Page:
Most of our days in New Orleans started fairly late out of necessity (more on that later). So when we finally dragged our dreary selves out of bed, we hit the ground running. It turns out there are quite a few things to see in the French Quarter alone, but here are just a few of my favorites:
Carriage Ride from Jackson Square
After ambling our way through the French Quarter on our very first morning in New Orleans we found ourselves in beautiful Jackson Square – home to the St. Louis Cathedral, Café du Monde, and lots and lots of carriages waiting to take you for a ride. It wasn’t long before we found ourselves climbing aboard with a merry guide and her mule, Mary Ann.
Even though we had already walked (and were destined to walk more) through the French Quarter quite a bit, taking the carriage was a perfect start to our New Orleans visit. Our amiable and knowledgeable guide spent the entire ride filling our heads with New Orleans history and fun facts that we would have never stumbled upon ourselves without lots of studying. We were also able to note places of interest to return to later. Though the price was a little steep ($90 for a private carriage or $16 per person to share), if you’ve got the dough, this is a great way to shell it.
Strolling Past Mansions in the Garden District
We hopped on the trolley and spent an afternoon enjoying the lovely Plantation and Victorian style mansions of the Garden District. Once a number of plantations, owners started selling off portions of their land in the 1800s as New Orleans and its neighbor Lafayette grew prosperous. It became popular among wealthy Americans who did not want to mix with the Creoles who lived primarily in the French Quarter (though depending on who you ask, it may have been the other way around). In any case, they displayed their wealth lavishly with rows of neatly lined mansions, and today the area remains one of the best preserved collections of historic homes in the South.
Bordering the Garden District to the south is Magazine Street, a treasure trove of both high end and thrift oriented shops we wound up exploring more or less on accident. After walking all afternoon in Louisiana humidity (even in December!), this was a great place to cool down with some air-conditioning and window shopping.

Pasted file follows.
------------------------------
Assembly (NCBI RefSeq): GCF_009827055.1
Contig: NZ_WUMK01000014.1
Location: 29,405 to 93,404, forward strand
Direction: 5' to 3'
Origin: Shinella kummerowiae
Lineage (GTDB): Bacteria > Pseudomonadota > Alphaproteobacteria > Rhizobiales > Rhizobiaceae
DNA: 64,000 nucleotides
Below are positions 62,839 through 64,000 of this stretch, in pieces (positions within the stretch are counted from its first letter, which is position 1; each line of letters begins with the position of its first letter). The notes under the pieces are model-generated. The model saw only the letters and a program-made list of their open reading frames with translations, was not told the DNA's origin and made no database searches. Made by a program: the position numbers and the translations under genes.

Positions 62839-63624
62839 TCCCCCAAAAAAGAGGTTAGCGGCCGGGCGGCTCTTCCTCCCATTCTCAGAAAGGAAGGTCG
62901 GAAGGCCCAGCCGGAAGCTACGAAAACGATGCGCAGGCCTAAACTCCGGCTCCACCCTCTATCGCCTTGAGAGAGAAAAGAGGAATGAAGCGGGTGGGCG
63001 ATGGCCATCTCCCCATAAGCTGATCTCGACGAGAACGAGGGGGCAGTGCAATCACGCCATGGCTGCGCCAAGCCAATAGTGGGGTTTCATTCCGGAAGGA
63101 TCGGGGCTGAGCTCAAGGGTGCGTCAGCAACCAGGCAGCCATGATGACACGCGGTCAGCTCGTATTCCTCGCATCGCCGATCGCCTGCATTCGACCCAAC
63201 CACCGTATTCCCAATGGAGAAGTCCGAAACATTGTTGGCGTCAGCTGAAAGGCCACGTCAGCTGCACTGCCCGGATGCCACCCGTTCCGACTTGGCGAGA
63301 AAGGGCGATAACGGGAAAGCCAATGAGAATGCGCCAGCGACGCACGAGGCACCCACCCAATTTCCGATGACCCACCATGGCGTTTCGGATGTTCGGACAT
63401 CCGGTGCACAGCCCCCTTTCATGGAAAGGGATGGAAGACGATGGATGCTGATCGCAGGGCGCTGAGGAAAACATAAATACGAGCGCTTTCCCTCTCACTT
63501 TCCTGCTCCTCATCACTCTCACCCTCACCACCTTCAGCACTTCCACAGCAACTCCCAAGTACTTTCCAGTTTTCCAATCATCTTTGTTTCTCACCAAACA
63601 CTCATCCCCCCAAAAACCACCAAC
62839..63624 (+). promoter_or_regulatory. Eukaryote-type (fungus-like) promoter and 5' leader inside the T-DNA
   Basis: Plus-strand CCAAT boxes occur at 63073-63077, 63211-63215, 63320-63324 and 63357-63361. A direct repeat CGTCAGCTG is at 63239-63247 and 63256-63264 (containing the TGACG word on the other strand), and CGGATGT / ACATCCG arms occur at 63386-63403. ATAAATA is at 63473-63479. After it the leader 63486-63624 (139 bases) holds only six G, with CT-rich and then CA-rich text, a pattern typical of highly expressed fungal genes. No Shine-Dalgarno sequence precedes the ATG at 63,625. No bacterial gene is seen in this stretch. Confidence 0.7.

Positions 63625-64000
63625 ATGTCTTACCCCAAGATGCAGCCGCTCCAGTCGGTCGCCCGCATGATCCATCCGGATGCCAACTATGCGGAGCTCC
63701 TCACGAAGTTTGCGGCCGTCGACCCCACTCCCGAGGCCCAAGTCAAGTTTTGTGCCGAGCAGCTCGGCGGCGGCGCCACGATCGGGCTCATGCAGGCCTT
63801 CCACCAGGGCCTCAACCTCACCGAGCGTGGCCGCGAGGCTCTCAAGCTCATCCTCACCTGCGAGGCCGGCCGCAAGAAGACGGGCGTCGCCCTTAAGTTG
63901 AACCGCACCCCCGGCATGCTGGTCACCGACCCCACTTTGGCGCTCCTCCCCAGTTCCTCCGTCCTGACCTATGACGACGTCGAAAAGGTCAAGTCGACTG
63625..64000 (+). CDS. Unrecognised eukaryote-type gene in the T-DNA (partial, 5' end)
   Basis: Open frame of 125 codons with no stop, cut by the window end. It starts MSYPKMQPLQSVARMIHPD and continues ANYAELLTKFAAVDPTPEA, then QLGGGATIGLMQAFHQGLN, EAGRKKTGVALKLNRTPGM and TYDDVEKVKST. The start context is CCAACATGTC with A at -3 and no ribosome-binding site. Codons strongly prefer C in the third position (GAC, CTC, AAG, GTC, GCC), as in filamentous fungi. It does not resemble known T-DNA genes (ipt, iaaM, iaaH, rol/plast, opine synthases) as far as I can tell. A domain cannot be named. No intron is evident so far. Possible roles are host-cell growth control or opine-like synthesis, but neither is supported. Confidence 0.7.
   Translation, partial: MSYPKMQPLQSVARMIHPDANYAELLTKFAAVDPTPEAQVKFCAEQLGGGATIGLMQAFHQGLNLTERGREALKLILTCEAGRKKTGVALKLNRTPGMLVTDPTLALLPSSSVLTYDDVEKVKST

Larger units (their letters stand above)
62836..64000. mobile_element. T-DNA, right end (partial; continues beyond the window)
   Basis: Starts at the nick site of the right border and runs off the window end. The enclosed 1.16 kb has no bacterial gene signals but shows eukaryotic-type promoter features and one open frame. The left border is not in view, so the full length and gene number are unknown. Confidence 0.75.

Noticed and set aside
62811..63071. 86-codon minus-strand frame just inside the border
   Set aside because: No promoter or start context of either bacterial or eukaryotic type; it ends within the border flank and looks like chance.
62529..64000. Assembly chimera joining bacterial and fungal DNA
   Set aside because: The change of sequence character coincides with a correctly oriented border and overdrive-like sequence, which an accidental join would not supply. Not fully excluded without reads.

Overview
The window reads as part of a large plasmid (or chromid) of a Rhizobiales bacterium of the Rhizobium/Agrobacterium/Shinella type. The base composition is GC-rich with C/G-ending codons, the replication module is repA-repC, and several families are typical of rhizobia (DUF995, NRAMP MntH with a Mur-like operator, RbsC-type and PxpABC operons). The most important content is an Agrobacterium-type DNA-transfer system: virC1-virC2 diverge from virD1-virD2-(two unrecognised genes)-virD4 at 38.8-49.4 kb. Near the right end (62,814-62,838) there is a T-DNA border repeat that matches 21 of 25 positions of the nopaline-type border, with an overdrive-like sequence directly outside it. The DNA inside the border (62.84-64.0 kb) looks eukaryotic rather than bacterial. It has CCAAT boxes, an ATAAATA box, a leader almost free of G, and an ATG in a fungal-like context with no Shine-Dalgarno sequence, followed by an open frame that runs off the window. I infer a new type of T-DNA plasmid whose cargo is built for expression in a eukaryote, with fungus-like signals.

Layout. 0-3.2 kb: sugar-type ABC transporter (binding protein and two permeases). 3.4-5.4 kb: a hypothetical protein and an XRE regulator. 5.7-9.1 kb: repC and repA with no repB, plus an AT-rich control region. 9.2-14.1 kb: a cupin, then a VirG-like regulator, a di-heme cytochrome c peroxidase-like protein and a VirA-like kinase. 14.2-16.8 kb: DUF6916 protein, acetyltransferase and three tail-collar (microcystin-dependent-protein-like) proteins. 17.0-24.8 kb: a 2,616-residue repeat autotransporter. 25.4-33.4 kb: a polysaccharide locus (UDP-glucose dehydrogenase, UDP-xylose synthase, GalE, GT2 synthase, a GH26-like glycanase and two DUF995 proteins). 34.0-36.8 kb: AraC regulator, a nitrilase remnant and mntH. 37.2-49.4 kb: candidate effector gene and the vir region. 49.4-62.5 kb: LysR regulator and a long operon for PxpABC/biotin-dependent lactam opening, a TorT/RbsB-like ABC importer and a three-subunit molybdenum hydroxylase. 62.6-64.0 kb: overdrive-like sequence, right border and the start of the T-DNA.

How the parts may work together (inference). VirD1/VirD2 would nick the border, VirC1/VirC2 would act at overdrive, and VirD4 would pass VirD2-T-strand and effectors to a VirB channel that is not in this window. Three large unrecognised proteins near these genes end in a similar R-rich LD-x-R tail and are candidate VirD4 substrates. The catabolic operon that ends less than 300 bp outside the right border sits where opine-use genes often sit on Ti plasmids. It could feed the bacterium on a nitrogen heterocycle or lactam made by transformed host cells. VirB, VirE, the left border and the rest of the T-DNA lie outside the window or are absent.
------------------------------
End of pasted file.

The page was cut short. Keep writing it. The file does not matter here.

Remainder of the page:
Visiting with Voodoo
As if the above-ground cemeteries and haunted lore aren’t enough, New Orleans is home to a good many voodoo shops – and you really do owe it to yourself to visit at least one. There were several we peeked into in the French Quarter alone. It was fascinating to learn about the different tools and deities of Voodoo. And while I had only ever associated the practice with curses and voodoo dolls, I was pleasantly surprised to learn how the focus of Voodoo is actually quite positive.
The French Market
Just a stone’s throw from Jackson Square is the French Market. It’s really a feast for the senses – with all kinds of colorful crafts to see and fares to smell. We visited right after a heavy breakfast, but wandering past the food stalls I imagine this would be an excellent place for lunch. Even so, I might recommend you keep your wallets tucked away – maybe I’m spoiled by the markets in Mexico, but I found the prices here to be a little too steep – and suspect it has less to do with the quality of the goods and more to do with the location in a touristy area.
You know what, I take that back. There’s something to be said for experience. And sure, maybe you pay a couple of extra bucks, but the memory of purchasing your treasure from a beautiful market in the French Quarter versus scoring a deal on eBay is probably more than worth it. Maybe one day when I have money, I’ll do those things all the time. But for now I have to get back to being grumpy about tourist prices and bidding online…
The Mississippi River
Oh come on now, no trip to New Orleans would be complete without a stroll down the river of all American rivers. She’s our version of the Amazon or the Nile, in many ways the heart of this country, and she is very impressive to see. Did I mention she’s just steps from the French Market?
I hope you’re not offended that I’ve adopted the feminine gender for this river. After all, our American culture likes to keep geographic features sexless. But I guess I think of all things grand and beautiful and sustaining as female. So it’s seems to me natural to dub the Mississippi a woman. By those criteria New Orleans should be considered a lady too. And why not?
She sure is pretty.